Regarding Q4, I have seen many and many more arguments on both sides. Personally, I am quite happy for England to be a little warmer, and I am happy if more CO2 helps all those beautiful plants to grow. But my house currently (27/7/07) has no tap water, and the stream through our garden rose 5 feet to a torrent, coming within a couple of inches of our floorboards. Was that caused by global warming? The Met Office tells me that it probably was. On the other hand, the last time the River Severn got almost as near to Tewkesbury Abbey, in 1947, was at the onset of a period of global cooling, and there were several famous floods in the 50’s too. And the time when it got *really* high, in 1760 when the canon of the Abbey was rowing along the aisle rather than merely paddling, was – well I don’t really know, but it wasn’t during CO2-induced global warming. Warming followed by cooling (globally) is arguably the best recipe for heavy rains – just like with a cold front (locally), you have warm moist air precipitated by cold air.

    Moving on to the 3 papers/talks, I want to start with Green and Armstrong. Here in RealClimate they have been criticized for translating their forecasting criteria formulated in the econometric world to the climatic world, as if that’s a bit of a dirty trick. As an interested outsider, I think that forecasting is forecasting – there are data, models, parameters, and errors between the data and the models. I don’t care if the models come from physics or economics, I just want a sound forecast. I am amazed that there could be so many forecasting principles as they claim, and I wonder how many forecasters in any sphere of life could pass a test of so much red tape. Nevertheless, if real climatologists want to convince me, then they need to answer the searching questions posed by that paper of Green and Armstrong; as others have said, they are at liberty to give their own versions of scores if they can demonstrate that G and A’s ignorance of climatology led to unreasonable assessments.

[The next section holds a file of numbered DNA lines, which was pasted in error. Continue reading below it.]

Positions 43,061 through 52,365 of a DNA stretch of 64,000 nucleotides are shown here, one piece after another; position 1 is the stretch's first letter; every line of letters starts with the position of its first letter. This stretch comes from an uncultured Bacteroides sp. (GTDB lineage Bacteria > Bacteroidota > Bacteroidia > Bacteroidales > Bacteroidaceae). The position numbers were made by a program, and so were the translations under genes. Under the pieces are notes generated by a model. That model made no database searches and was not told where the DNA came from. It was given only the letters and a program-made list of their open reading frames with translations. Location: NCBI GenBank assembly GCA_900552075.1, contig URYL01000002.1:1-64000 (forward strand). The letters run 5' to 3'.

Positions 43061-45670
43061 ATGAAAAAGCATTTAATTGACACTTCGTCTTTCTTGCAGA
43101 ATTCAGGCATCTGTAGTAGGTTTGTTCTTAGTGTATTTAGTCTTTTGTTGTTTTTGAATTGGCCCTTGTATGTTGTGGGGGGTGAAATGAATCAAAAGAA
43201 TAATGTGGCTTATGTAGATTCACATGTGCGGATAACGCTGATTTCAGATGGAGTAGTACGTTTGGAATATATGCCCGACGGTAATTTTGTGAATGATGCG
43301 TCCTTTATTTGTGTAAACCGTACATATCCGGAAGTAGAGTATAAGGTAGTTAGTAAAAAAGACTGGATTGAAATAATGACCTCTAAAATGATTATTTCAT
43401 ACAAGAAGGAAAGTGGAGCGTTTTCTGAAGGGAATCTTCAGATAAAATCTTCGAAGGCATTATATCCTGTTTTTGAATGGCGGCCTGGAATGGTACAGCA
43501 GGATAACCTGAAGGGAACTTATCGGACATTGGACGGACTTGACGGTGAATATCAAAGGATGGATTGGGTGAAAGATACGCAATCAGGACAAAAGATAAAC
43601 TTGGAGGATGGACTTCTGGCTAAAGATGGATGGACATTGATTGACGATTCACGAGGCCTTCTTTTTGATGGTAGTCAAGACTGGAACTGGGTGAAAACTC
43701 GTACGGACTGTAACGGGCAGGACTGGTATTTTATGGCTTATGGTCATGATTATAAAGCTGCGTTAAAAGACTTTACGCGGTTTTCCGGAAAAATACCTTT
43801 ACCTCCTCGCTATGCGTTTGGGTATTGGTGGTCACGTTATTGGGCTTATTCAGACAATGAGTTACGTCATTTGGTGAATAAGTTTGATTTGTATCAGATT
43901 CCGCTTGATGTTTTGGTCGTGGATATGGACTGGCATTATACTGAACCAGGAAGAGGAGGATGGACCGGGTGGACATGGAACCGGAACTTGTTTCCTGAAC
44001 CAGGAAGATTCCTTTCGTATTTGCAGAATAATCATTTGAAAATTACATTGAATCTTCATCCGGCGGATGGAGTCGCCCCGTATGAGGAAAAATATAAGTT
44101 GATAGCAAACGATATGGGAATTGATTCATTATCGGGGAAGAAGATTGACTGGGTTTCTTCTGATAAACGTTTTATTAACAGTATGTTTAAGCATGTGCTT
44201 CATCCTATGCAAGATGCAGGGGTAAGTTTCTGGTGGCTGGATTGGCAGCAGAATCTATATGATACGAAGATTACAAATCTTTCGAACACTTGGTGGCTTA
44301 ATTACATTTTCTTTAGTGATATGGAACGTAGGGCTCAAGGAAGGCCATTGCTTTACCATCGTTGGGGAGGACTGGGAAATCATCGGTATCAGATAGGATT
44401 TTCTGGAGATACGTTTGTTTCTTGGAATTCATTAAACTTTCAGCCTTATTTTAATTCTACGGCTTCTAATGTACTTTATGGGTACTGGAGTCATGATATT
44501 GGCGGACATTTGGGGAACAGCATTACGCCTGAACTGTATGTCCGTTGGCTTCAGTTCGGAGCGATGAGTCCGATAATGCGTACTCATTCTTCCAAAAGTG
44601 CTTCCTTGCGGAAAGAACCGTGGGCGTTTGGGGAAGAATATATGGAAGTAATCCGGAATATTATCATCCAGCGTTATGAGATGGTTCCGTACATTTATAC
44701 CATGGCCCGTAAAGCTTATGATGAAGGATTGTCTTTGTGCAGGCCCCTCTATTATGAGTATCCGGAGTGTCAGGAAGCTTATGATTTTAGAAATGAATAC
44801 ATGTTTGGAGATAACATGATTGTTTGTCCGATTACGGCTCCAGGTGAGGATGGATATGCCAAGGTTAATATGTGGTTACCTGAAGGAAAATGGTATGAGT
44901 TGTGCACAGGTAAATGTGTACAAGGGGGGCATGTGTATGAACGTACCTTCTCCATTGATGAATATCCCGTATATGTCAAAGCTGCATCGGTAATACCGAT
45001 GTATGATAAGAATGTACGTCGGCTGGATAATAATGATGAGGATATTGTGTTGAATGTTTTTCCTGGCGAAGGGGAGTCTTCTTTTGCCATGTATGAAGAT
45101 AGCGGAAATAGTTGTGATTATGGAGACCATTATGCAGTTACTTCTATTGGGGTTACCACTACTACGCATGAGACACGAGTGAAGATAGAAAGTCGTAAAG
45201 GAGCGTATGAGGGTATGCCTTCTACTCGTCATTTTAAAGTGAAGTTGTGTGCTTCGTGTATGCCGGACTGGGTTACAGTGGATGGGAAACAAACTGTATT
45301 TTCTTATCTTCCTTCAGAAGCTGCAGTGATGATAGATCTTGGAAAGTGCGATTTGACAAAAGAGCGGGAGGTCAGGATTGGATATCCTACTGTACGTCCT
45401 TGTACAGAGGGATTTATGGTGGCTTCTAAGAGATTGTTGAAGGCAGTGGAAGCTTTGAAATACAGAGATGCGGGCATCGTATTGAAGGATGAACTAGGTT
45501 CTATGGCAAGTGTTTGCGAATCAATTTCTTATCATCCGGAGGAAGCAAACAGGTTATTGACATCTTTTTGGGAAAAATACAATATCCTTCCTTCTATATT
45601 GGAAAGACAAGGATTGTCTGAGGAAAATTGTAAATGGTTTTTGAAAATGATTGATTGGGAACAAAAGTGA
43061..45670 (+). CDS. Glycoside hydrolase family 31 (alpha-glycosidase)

The second paper is Lockwood and Frohlich. I found this really interesting reading, and it certainly notched my personal CO2 brigadometer up a bit for a few days. But then I thought, if very little of the 11/22-year solar signal comes through in global temperatures, what effects there are must be smeared over longer time spans. So if the sun was extra active from (say) 1910 to 1985, then with the smearing time lag, one would expect global temperatures to rise beyond 1985, flatten off, and then fall. There’s a lot of argument over whether 2001-2007 data represents a flattening, but that’s the way it looks to me. I would be tempted to argue that this British summer represents a cooling, but that would be parochial, since it’s hot in Eastern Europe, and ‘hadcrut3′ is still holding up reasonably.